Jeremy has also completed trainings in restorative justice and mediation as part of the Peace Studies major.
"Community-based learning has given me the opportunity to get to know the field of Peace Studies from the inside out. It is helping me see how I might use my education after graduation."
Recently, Jeremy formed a Naropa student group which will connect Naropa students with PeacePals, a refugee youth group at Mercy Housing in Denver.
I am a 26 year old non-traditional student, beginning my sophomore year at Naropa University pursuing a double major in Peace Studies and Religious Studies. From a very young age, I have felt a strong affinity for the spiritual, religious, and philosophical traditions of the world as they seemed to address the sense that I have long had that there is far more to life than what my senses alone perceive.
In my early teens, struggling with a volatile life at home and paralyzing depression in my internal life, I began meditating nightly and turning my gaze inward. Though, with no formal introduction to a meditation practice at that time, those brief periods spent in silent contemplation afforded me the opportunity to unravel, unpack, and most importantly feel the seemingly endless barrage of befuddling emotions I experienced—a not altogether uncommon experience for most adolescents, I would wager. In a way, the healing of my own anemic selfesteem as a young teen is what set me on the course for what has been a lifelong passion and drive to understand myself and my place in the world.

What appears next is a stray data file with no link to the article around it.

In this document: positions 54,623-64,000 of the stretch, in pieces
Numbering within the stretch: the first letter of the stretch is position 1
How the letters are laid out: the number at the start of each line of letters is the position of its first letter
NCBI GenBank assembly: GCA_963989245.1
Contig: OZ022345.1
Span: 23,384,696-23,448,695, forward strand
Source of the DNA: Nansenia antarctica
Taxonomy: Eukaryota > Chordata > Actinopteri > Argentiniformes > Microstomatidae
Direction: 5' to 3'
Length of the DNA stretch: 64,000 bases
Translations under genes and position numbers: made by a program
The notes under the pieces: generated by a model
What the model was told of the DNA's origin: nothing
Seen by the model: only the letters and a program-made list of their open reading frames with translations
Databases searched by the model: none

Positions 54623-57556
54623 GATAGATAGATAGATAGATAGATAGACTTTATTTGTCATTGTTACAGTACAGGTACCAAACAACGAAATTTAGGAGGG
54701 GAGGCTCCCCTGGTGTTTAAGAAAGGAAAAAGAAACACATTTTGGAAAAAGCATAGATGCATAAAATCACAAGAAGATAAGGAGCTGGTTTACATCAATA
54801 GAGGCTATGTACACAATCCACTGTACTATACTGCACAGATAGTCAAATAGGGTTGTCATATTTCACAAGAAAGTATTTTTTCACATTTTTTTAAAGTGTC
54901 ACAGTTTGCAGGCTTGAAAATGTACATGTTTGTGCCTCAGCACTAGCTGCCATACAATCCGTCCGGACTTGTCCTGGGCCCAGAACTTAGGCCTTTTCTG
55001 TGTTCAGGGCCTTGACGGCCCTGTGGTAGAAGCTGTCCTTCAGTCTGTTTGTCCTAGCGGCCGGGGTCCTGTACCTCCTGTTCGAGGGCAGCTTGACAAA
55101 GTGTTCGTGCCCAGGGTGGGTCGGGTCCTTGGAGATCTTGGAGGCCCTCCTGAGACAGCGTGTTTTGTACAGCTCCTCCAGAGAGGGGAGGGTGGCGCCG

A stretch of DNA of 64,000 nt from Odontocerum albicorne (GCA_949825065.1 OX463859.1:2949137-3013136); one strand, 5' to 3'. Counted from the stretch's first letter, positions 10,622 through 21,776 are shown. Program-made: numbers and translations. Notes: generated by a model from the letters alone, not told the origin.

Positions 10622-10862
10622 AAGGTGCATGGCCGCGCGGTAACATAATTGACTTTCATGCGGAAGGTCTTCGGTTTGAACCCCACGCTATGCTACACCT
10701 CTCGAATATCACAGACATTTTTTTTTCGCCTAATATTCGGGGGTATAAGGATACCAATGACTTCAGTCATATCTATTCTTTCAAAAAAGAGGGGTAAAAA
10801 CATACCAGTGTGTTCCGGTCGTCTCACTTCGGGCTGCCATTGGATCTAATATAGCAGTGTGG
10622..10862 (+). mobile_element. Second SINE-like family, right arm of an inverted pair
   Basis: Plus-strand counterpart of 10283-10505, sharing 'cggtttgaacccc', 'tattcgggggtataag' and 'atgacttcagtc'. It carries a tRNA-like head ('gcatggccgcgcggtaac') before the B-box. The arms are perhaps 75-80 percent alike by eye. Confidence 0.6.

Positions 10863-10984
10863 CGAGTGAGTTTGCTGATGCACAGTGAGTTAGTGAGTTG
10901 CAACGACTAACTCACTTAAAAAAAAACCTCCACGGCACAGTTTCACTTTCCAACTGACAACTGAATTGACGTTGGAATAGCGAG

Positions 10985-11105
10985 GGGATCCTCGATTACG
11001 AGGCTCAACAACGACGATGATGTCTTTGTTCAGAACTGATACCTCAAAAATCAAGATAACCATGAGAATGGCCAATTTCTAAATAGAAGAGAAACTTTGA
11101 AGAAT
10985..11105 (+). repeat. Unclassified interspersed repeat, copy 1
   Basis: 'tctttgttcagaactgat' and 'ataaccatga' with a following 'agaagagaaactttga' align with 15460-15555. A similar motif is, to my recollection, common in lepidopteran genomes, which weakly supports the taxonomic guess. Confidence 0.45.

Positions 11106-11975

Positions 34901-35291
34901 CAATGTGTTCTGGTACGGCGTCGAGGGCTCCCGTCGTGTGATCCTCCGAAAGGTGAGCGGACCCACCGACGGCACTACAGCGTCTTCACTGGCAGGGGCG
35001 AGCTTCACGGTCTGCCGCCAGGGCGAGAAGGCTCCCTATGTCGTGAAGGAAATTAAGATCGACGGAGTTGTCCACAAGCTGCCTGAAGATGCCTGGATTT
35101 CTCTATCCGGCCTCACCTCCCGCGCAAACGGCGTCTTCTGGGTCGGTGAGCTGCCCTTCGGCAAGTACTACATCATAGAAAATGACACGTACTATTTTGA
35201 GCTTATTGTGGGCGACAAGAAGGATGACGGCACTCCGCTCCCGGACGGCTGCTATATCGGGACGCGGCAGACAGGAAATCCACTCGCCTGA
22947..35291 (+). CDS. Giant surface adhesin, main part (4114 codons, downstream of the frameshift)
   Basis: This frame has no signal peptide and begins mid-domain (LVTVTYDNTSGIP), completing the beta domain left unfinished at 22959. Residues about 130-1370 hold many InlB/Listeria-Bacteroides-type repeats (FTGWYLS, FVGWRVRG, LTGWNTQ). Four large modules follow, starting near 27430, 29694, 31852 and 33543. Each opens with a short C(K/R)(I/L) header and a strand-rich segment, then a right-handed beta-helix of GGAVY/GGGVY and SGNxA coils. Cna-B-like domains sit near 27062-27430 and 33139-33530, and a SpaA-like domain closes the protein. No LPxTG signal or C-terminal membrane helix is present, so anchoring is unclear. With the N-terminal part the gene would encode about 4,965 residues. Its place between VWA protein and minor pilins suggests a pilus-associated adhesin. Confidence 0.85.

In the following years, I sought out and devoured writings from mystics and spiritual pundits. I read works from Zen and Tibetan Buddhism, Taoism, Sufism, and absorbed teachings from eastern gurus and western philosophers alike. I particularly drew inspiration from the works of the 13th century Sufi poet and mystic, Jalaluddin Rumi as well as the works of the contemporary visionary artist, Alex Grey.